Stix consists of four pouches of powdered Gatorade shrink-wrapped with its green sport bottle; all the consumer need supply is water, with each pouch making a quart of Gatorade.
FOR `ANYONE ON THE GO'
A step beyond the base brand that has such wide appeal with athletes, Stix is positioned for "anyone on the go, anywhere there is a water fountain," said Gatorade VP-Marketing Sue Wellington, particularly for people who work outdoors but also mountain bikers, beach volleyball players and softball players.
"Remember, our main competition is tap water," Ms. Wellington said.
The product was recently introduced in the Northwest and Southwest, including Arizona, Texas and New Mexico. Gatorade agency Foote, Cone & Belding, Chicago, handles a limited program, including radio and couponing.
NATIONAL BY 1998
Ms. Wellington said the company chose a regional launch because of "the sheer number of things we are doing this year," but said Stix will be "a big part of '98. It will be national" then.
Although a niche brand-powdered Gatorade previously was sold only in 8-ounce containers and is said to account for less than $100 million of Gatorade's $1 billion-plus in U.S. sales-Stix is part of an overall move to increase occasions for the brand's consumption while fashioning Gatorade as drink of choice for any active individual. Another effort in this push is the new Gatorade Frost line, which will receive its first national ad push in April (AA, Jan. 20).
"We're a brand for the active thirst market, anytime anybody is hot and parched. Traditional uniform sports like basketball and football are a part of that, but we're also for sports like Rollerblading, walking and running that are more recreational," Ms. Wellington said.
TAPPING INTO AN ATTITUDE
Gatorade is aiming to increase that base with new products, promotions and advertising that "tap into an attitude, not a sport," she said. "In '97 you'll see more new stuff in test, and a string of things in the next three years."
The new-product push will hike Gatorade ad spending to well above the $40 million in measured media laid out by Quaker in the first three quarters of 1996.
The big national initiative this year is for Frost, a line extension in three varieties-Whitewater Splash, Glacier Freeze and Alpine Snow. Packaged in beveled bottles to appear icy, the brand is targeted as a cool-down beverage after exercise to rehydrate and refuel muscles with carbohydrate energy and electrolytes.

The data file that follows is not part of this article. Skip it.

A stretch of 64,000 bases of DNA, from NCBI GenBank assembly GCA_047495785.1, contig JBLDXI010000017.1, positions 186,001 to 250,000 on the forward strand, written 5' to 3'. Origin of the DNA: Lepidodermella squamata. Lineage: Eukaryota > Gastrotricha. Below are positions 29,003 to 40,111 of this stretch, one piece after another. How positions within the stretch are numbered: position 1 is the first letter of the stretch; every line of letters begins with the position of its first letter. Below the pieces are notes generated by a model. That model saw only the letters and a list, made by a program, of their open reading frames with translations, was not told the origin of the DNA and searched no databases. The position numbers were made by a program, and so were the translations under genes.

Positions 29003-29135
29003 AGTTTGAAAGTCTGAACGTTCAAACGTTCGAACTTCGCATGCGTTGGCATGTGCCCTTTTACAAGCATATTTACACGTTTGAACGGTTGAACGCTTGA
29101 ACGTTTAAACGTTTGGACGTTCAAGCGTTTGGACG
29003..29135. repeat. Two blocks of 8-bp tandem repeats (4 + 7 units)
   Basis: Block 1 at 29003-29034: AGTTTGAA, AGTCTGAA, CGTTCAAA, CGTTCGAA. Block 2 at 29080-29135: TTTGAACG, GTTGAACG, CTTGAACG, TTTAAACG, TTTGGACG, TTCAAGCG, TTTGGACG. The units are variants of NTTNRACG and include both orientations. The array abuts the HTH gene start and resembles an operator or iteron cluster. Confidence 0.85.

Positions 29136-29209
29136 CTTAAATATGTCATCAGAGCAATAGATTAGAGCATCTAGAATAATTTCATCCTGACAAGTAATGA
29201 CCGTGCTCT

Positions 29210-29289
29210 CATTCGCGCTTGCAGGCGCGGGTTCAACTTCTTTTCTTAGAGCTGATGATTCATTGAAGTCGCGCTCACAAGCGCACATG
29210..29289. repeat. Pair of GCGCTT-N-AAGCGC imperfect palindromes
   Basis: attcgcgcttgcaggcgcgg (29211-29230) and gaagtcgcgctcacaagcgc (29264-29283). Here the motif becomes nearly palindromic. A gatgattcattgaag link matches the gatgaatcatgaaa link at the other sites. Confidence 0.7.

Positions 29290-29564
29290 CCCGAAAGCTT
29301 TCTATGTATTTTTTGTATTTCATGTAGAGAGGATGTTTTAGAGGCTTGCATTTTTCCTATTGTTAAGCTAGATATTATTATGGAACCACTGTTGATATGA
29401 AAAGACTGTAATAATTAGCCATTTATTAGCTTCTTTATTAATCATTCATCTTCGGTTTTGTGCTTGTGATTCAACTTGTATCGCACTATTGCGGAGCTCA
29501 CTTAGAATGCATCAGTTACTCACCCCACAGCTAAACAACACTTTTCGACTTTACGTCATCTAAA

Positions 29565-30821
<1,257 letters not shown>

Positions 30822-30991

Frost ads will focus "less on the type of activity and more about the refreshing moment of the drink," Ms. Wellington said. And to that end, actual sports won't be shown, just people obviously hot and sweaty after an activity.
NEW JORDAN SPOT
Even in the wake of the new-product push, Gatorade isn't straying from its successful strategy for the flagship bottled drink.
During the National Basketball Association all-star game last weekend, Quaker broke a new 30-second spot showing Michael Jordan growing from boy to man as he scales the peaks of the mountain of life, only to say as he reaches the top that he has just started.
In a twist, the company created a companion Internet game (http://
www.gatorade.com) building on the ad, matching "CyberMike" against an evil clown who tries to knock him off the mountain. Players can "catch" Gatorade bottles to answer trivia questions related to Mr. Jordan and score points; to win, they must catch basketballs to reach the summit.
The game was created by Eagle River Interactive, Dallas, in conjunction with FCB.
Quaker's recently released sales figures for 1996 show the brand's volume was up 5% in the U.S. and Canada, though that growth was offset by Snapple losses. Overall, the U.S. and Canadian beverage division posted sales of $1.61 billion, up 1%, and powered by Gatorade.
Contributing: Kate Fitzgerald